Blacks stock dives 20% as drought hits profits

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The Independent Online

A dearth of family campers willing to splash out on new tents wiped out interim profits at Blacks Leisure and thrust the company into the takeover spotlight after its shares slumped by one-fifth.

The outdoor gear specialist blamed disappointing sales at Millets, the former army surplus chain, for its second profits warning in two months.

Millets was left with a glut of family-sized tents and unsold waterproofs after the driest summer in decades. The poor August followed a bad early summer, which suffered from Glastonbury's absence from this year's festival circuit and the distractions of a World Cup played in a UK-friendly timezone, which distracted dads from taking their children camping. The group normally counts on July and August to deliver 40 per cent of its sales and even more of its profits.

The problems for Blacks were compounded by its multimillion-pound investment in improving its internet site, switching to a new distribution centre and opening new stores, which increased its costs by £4m. Analysts said the management's credibility had taken a knock for not flagging the costs more clearly when the group last warned on profits.

Shares in Blacks fell 18 per cent to 372.5p, slicing the company's market valuation by £36m to £156m. Analysts said the sharp deterioration in the group's fortunes would prompt private equity groups to run the slide rule over its figures. "Any business where the shares fall back is vulnerable, the more so if it is due to a temporary phenomenon such as bad weather," Mark Charnock, at Investec Securities, said.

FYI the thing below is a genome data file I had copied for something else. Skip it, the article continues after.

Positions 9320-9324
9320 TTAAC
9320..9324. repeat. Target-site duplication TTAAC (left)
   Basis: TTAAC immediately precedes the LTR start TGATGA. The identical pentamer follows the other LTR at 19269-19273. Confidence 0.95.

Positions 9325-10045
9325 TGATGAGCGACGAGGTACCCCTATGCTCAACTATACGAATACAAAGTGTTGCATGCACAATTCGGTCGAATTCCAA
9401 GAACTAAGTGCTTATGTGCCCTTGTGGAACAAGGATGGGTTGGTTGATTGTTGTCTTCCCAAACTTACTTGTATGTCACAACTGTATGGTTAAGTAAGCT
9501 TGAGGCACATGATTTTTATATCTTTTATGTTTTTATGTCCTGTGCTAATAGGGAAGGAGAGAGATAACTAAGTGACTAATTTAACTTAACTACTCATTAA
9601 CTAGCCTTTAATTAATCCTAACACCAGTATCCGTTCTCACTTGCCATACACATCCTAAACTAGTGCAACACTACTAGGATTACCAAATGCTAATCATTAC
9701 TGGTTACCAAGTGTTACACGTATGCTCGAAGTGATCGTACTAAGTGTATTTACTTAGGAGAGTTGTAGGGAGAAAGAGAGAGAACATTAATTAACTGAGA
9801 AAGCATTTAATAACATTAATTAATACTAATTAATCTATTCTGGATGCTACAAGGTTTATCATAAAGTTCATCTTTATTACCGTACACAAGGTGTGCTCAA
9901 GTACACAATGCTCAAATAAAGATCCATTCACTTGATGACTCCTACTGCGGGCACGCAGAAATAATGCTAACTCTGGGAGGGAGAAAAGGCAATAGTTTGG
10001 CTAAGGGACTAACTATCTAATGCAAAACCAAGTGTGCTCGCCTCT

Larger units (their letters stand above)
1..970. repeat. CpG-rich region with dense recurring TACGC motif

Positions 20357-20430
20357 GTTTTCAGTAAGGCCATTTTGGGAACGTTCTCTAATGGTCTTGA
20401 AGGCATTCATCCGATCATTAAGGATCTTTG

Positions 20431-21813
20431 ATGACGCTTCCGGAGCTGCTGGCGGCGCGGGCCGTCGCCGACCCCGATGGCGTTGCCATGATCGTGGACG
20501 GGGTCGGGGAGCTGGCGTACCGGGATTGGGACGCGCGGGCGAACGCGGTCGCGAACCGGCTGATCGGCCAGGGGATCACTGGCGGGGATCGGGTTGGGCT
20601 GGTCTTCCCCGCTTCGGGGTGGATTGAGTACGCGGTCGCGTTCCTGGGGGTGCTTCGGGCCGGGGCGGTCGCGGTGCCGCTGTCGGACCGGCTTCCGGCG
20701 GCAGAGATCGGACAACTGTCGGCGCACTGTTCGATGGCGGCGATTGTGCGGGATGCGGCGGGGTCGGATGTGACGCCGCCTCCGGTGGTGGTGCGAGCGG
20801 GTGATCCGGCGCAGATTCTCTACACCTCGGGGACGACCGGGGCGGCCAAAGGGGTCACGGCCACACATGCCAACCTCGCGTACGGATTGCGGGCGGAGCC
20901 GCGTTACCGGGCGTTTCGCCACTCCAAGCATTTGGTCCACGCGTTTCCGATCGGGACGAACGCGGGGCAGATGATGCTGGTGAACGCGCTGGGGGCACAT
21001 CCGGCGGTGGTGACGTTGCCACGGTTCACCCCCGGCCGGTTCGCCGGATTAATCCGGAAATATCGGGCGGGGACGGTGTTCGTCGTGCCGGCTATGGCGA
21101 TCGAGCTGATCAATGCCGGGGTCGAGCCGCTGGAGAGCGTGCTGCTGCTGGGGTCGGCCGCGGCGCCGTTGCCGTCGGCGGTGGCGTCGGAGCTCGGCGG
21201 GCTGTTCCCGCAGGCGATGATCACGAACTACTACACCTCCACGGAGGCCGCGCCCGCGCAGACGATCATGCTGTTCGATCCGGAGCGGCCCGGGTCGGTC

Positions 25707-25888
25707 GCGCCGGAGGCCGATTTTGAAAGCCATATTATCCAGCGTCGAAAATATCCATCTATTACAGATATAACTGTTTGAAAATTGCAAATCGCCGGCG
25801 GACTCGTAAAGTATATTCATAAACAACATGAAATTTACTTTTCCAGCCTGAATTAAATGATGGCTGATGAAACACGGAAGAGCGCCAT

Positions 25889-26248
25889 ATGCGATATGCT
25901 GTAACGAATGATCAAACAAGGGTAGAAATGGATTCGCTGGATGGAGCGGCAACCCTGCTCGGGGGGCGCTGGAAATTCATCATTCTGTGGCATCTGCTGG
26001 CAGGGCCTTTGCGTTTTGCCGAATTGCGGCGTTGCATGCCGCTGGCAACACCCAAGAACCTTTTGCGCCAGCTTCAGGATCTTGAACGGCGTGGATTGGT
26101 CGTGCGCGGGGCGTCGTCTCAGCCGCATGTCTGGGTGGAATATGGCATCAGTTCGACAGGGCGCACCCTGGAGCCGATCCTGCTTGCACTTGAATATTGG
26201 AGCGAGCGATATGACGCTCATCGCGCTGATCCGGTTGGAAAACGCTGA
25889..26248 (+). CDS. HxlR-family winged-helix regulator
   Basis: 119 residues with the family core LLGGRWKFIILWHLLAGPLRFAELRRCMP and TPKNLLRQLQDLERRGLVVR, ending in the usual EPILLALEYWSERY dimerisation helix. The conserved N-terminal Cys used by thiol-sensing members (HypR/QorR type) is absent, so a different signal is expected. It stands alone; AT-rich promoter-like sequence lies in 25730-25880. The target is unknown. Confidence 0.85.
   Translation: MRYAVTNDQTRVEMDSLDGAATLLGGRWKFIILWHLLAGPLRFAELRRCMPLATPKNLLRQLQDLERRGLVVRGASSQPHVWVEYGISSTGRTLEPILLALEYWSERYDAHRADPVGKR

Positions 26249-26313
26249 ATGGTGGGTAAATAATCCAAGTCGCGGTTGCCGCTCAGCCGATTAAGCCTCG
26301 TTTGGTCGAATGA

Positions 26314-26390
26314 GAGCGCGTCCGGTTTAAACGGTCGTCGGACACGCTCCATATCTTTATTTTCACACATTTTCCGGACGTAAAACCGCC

Russell Hardy, who took over as chief executive two years ago, denied his position was under pressure. "I've had no negative feedback from shareholders about the management or the strategy," he said. Before joining Blacks two years ago, Mr Hardy ran Dolland & Aitchison, the opticians, which he ended up selling.

At the start of the summer, Mr Hardy was full of optimism on the back of a range of new tents designed by the likes of retro queen Cath Kidston and Ted Baker, the fashion retailer. Camping pundits predicted that "glamorous camping" - "glamping" for short - would revolutionise the market. Although both the new ranges, which were exclusive to the group, sold well with Cath Kidston wigwams dotting campsites at all of the major summer festivals, their success was not enough to offset increased competition from online retailers, supermarkets and even Halfords, which have all muscled into Blacks' market.

Underlying sales fell 5.6 per cent at Millets in the 25 weeks to 19 August, more than wiping out a 4.1 per cent rise in like-for-like sales at Blacks, and dragging group sales on the same measure down by 0.4 per cent during the period. It warned the group would be barely profitable during its first half, after making £7m last year.

Analysts at Numis Securities slashed their pre-tax profit forecasts for the full year to £14.6m from £20.5m, warning "it will take a while to restore management credibility after this".